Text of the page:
Proper MVC url when using javascript

When using javascript and performing any redirect or trying to hit any url from javascript, remember to make sure the url will work when deployed to server environments (not just localhost). Use:

Use:

  var url = '@Url.Action("ActionName", "ControllerRootName", new RouteValueDictionary { { "area", "MyArea" } })' ;

OR:

 var url = "@Html.Raw(Url.Action("ActionName", "ControllerRootName", new RouteValueDictionary { { "area", "MyArea" } })  )";

DON’T USE:

var url = "/MyArea/ControllerRootName/ActionName";

AngularJS: Modifying an item in a repeating directive

This is just the directive html so please see the article about Repeating directives for the rest of the code. To modify an item on the fly as the directive is being built you can do it in the Post-compile function as follows:

This is the longer way:

myApp.directive("searchResult3",function(){
    return{
        templateUrl: '/directives/searchresult.html'
        , replace: true      
                           
        , scope:
        {
              personObject: "="  
        }
        , compile: function(elem, attrs){
            
            console.log('Compiling...'); 
            console.log(elem.html);
            //elem.removeAttr('class'); // I can remove a class here
            return{
                pre: function(scope,elements,attrs){
                    console.log('Pre-linking...');
                    console.log(elements);
                    //NOT safe to change item here. You can leave this pre section out
                },
                
                post: function(scope,elements, attrs){ //scope = model, elements = view
                    console.log('Post-linking...');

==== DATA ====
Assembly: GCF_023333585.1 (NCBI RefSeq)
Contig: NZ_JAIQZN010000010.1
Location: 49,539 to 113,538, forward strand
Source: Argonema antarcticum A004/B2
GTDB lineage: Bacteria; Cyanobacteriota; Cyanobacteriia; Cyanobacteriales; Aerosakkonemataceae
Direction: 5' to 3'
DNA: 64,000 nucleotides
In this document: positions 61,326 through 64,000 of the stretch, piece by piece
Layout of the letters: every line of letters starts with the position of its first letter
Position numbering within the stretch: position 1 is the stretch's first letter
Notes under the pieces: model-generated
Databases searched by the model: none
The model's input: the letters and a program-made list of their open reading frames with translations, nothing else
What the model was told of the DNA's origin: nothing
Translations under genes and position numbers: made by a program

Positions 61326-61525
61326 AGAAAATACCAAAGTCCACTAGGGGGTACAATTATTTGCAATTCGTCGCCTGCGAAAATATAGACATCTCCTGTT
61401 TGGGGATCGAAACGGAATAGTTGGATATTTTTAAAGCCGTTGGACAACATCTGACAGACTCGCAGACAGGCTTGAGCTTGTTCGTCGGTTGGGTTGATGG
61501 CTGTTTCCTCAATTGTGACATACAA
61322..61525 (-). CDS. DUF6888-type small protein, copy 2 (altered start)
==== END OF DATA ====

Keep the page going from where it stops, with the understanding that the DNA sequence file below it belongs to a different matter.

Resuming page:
console.log(scope);
                    console.log(elements);
                    
                    //I could also change an item in the loop here.
                    if(scope.personObject.name === 'Jane Doe')
                    {
                        elements.removeAttr('style');
                    }
                }
                
            };
        }
        
    }
});

This is the short-hand:

myApp.directive("searchResult3",function(){
    return{
        templateUrl: '/directives/searchresult.html'
        , replace: true      
                           
        , scope:
        {
              personObject: "="  
        }
        ,   
        link: function(scope,elements, attrs){ //scope = model, elements = view
                    console.log('Post-linking...');
                    console.log(scope);
                    console.log(elements);
                    
                    //I could also change an item in the loop here.
                    if(scope.personObject.name === 'Jane Doe')
                    {
                        elements.removeAttr('style');
                    }
                }
        
    }
});


AngularJS: Repeating directive

This example shows how to create a custom directive (custom html tag that represents a section of html), and then inject a list that will be repeated and will display the directive once for each item in the list. This can be used to show rows of data in a grid or a menu, etc. This is a very basic example. Imagine using http.get to get data from your API, and that you would inject it into a more polished template html.

Controller code:

//controller with a list that will use repeating directive to display
myApp.controller('repeatingDirectiveController',['$scope', function($scope){
    
     $scope.people = [
         { name: 'John Doe' , address:'123 Main St., Greensboro, NC'},
         { name: 'Jane Doe', address:'456 Blue St., Greensboro, NC'},
         { name: 'Gorge Smith', address:'789 Greene St., Greensboro, NC'}
         ];
}]);

Template HTML:


Page (view) HTML:

<h1>{{pageName}}</h1>
<!-- people is a json list in the controller. We get a person and pass it into the